I was lucky to be in full fan-swing by 2004. Memories I’ll likely never forget. Anyway, nice post.

  2. Diane Rose

    Good Evening Laura Uncle Tom and I so MUCH enjoyed your blog. As I was reading your take on the Boston Red Sox and baseball in general I was thinking of Andy Rooney on 60 minutes .. You write fully as well as he does and that would be fun for you as well… You could apply and do it electronically .. You are so talented and entertaining.. Have you considered that?If not you should do so Love Aunt Diane Here is a bit more of him… Maybe you recall him Wed, 30 Oct 2013 18:38:41 +0000 To:

  3. Josh Gerstman

    A little late to the party on this one, but having grown up in Natick and born a Red Sox Fan, no matter how hard I’ve tried in the 25 years since leaving Mass, I can’t get Red Sox out of my system. I actually worked for the Detroit Tigers in 94 as an intern. I caught Mariners Fever in 95 when I moved to Seattle. My son was born the night John Olerud hit for the cycle during the magic of the 2001 116 win season for the Mariners and I named my second dog Edgar for Mariners DH Edgar Martinez. But my first dog’s name was Boston and I’ve never been able to shed that first love. The memories of the 75 World Series- seeing tears from my dad for the first time. The first trip to Fenway in the 80’s on the T with my friend Kevin and no adults along. The comeback against the Angels in the 86 Pennant and the agony of the ball under Buckner’s legs. I wasn’t moved to joy in the 04 and 07 series. And this year, I thought I had a right to root for the Cards- afterall one of our classmates- Mike Matheny, UM ’92 was their coach. I thought I had shed my Bostanity- but it came back in buckets full or maybe Bucknersful, when the obstruction call ended game three. I tried to make a joke of it- calling the play a Vowel Obstruction because the catcher had too many letters in his name, but that play was reminiscent of all the Boston plays of distant past and it reminded me what it was to be a Red Sox Fan. Thanks for the your post- in your absolution, comes equal one for those of us who have tried to escape over the years- fairweather- no I’m a true foulweather fan. I actually miss the days of the curse..Well there’s always our Dear Ol’ Blue…and afterall, I live in Seattle, the least # of national championships for a major city of its size!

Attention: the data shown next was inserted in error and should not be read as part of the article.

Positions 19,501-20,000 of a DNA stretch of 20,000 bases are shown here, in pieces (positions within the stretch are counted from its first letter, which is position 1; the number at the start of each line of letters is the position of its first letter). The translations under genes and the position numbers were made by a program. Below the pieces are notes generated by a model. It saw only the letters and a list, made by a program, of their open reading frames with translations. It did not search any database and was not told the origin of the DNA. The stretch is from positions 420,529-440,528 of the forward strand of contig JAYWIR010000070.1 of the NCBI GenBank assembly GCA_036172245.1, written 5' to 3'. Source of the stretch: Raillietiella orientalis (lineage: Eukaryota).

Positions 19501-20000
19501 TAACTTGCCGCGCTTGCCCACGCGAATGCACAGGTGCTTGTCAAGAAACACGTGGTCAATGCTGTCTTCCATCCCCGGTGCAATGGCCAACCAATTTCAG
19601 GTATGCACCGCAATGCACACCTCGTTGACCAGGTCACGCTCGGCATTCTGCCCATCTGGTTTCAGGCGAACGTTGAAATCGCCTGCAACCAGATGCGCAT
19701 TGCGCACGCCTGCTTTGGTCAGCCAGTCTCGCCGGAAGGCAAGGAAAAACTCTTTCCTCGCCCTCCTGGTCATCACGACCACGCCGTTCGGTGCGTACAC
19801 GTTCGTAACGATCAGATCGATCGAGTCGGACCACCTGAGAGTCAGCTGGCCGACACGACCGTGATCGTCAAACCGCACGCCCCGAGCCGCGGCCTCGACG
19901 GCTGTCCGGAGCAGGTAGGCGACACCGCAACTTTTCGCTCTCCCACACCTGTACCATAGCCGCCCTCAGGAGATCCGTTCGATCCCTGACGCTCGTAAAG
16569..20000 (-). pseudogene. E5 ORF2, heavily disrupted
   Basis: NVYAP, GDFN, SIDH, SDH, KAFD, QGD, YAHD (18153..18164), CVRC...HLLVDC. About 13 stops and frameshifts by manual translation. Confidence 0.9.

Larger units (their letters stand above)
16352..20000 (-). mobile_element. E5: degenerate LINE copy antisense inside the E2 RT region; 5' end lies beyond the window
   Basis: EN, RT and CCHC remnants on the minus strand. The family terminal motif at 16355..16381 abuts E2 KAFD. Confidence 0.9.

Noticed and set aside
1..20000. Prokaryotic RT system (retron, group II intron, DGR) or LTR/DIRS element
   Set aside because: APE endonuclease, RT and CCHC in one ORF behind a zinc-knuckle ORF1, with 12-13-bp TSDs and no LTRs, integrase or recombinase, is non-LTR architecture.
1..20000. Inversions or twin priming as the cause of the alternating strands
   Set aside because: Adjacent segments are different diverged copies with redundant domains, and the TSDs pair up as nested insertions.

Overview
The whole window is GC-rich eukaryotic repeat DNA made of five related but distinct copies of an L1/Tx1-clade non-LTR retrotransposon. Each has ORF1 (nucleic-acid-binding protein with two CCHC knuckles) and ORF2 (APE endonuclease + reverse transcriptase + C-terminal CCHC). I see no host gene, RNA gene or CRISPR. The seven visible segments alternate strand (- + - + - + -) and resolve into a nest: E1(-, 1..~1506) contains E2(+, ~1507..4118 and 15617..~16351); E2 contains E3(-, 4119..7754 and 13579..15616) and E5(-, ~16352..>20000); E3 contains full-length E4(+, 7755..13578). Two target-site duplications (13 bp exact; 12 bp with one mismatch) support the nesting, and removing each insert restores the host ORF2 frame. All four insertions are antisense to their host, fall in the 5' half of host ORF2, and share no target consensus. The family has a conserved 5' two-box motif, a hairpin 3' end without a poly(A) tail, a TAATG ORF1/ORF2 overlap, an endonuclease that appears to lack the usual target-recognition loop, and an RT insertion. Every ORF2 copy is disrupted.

1. lmctaggart2013 Post author

      What a great story, Josh. Especially liked hearing about your dog Boston. There are plenty of dogs around here with sports-inspired names (I know a Jacoby and several Brady’s) but once I met dog walker who called her dog “Markley.” I asked her where that came from and she said “my dorm in college.” A fellow Markley resident, here in Boston! Who knew.

  4. Alec Rogers

    I’m the opposite. I tend to care less after the regular season ends. The Fair Weather fans are everywhere. I can’t tell you how many people in DC didn’t realize we even HAD a team until October 1st, 2012. Two weeks later, they didn’t remember that we did.